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we are saying you cannot get the components or products to sell them. that becomes a supply chain distortion issue. jonathan: i want to know what to do with the banks. they have rallied so hard. we have jp morgan starting things on wednesday. friday, goldman. what you do with the banks now? michael: i'm still a big fan of the banks. we are still sitting here with his low interest rate environment where we are going to see higher interest rates in the future. i think that reflation/recovery trade is still ahead of us. we had about 50 years of massive growth outperformance. then about a year ago we saw the relationship bottom where values start to come back. then they hiccup of the past six months after you mentioned how treasury yields peter -- how treasury yields peaked as rates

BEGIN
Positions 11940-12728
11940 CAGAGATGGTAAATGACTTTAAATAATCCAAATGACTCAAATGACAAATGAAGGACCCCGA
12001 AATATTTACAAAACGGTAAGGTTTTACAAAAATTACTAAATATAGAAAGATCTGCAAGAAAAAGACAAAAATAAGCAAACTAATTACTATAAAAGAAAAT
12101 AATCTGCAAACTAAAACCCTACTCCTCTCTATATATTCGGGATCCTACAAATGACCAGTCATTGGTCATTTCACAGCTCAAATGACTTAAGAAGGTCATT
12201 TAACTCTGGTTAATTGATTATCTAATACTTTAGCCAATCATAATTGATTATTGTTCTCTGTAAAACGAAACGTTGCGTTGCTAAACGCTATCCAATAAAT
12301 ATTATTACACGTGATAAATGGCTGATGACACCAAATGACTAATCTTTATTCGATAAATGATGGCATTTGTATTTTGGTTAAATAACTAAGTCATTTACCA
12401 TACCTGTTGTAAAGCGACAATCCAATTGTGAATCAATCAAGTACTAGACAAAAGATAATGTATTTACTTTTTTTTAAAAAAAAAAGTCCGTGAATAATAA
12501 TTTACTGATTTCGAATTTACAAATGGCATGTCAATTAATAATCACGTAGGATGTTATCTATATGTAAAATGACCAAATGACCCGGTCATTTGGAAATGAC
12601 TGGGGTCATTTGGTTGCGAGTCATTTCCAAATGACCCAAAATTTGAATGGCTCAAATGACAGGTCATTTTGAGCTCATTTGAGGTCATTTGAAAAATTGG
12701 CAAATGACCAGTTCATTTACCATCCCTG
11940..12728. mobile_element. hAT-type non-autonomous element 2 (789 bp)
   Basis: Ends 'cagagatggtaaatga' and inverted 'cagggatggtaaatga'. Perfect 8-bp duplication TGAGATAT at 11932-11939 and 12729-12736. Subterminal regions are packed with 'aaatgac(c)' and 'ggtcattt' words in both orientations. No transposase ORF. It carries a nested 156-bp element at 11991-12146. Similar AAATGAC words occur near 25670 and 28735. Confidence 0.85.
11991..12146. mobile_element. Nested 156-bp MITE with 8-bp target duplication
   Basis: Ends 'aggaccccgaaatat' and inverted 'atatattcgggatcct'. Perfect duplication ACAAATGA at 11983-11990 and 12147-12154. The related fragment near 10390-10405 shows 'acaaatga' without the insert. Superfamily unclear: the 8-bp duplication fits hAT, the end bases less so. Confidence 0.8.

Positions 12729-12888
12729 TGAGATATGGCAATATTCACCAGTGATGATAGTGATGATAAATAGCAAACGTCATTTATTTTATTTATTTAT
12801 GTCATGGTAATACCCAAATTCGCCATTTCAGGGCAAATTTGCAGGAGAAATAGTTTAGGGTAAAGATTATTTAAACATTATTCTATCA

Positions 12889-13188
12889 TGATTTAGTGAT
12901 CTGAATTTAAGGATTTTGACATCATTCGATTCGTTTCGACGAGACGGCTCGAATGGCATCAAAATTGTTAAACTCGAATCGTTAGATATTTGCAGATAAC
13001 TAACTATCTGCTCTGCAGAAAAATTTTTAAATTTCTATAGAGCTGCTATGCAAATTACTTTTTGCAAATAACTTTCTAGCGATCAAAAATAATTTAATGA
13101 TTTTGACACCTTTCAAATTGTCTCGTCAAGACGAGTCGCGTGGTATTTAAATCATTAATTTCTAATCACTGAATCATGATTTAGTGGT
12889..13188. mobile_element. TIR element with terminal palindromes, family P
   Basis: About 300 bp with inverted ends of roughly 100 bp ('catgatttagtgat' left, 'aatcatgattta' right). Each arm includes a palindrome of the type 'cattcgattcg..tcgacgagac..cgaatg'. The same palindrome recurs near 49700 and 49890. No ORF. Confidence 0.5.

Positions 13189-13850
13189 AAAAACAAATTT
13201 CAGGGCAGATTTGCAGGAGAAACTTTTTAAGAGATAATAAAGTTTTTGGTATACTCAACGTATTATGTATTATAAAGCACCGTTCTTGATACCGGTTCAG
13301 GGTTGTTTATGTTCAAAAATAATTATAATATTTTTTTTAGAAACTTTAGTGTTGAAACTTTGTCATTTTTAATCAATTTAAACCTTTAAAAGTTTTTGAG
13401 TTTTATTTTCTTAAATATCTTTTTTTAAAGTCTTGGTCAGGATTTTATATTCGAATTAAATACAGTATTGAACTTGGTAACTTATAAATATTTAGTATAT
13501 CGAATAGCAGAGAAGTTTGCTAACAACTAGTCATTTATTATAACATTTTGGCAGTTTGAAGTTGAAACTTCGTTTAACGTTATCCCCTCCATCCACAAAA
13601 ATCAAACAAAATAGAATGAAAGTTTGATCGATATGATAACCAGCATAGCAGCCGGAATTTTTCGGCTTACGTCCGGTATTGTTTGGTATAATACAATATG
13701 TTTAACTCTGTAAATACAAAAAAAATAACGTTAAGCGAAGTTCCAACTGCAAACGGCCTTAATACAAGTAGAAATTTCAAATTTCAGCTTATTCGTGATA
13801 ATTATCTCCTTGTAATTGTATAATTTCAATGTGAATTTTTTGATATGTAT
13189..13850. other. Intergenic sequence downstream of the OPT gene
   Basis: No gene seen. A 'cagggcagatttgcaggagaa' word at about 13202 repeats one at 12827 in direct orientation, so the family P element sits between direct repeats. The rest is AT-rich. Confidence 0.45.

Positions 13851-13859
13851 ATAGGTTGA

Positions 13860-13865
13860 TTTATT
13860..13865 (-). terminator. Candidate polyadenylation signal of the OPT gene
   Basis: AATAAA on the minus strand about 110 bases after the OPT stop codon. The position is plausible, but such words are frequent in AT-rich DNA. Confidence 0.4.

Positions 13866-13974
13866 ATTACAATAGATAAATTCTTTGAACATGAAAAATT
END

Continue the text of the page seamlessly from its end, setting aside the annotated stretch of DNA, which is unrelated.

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came back in. the banks and other value trade components came off and underperformed growth. i think they're ready to outperform again. we will see when we get the bank numbers but i'm optimistic going forward. jonathan: did they do well on higher rates regardless of what is driving higher rates? michael: the fact that they have done very well, very flat yield curve environment where we start seeing meaningful steepening emerge, i'm excited to see that. before i came on we talked about policy. you had jan hatzius talking about the slow down to 2% within the next year. the long term fed funds target and the summary of economic projections, i thought it was higher than. going back to 2008, it is 2.5%.